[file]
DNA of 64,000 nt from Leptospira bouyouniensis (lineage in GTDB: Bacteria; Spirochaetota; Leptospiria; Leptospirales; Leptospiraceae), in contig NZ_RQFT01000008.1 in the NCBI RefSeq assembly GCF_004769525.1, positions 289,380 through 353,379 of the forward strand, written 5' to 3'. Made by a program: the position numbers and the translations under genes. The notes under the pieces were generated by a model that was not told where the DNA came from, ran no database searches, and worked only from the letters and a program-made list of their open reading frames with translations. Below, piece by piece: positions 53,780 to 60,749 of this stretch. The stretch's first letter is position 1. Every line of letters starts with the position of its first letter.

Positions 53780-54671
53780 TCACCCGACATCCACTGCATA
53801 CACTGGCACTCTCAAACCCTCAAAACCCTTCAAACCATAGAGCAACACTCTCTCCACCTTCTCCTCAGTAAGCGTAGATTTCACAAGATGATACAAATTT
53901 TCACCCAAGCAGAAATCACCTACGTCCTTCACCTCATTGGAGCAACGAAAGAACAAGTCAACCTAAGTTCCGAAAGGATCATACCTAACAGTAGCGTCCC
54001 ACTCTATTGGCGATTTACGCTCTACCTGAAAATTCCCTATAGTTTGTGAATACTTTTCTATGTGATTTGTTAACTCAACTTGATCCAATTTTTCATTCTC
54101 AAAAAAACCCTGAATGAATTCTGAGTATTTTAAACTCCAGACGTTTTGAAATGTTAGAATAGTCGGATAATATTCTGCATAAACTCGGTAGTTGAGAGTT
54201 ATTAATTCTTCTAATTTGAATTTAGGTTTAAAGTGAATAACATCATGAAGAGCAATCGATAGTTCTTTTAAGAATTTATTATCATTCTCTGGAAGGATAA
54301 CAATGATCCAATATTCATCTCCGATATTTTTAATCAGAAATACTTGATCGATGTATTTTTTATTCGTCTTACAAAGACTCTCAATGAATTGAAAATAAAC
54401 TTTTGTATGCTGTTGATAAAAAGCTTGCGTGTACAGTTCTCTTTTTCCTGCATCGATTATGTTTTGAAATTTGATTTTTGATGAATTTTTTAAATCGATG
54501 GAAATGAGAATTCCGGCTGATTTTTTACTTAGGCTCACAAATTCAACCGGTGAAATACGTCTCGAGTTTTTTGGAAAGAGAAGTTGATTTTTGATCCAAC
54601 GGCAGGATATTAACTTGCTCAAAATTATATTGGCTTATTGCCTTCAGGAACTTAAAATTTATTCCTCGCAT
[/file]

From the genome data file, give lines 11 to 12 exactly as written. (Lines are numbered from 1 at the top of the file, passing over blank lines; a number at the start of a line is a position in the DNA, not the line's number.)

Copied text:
54501 GAAATGAGAATTCCGGCTGATTTTTTACTTAGGCTCACAAATTCAACCGGTGAAATACGTCTCGAGTTTTTTGGAAAGAGAAGTTGATTTTTGATCCAAC
54601 GGCAGGATATTAACTTGCTCAAAATTATATTGGCTTATTGCCTTCAGGAACTTAAAATTTATTCCTCGCAT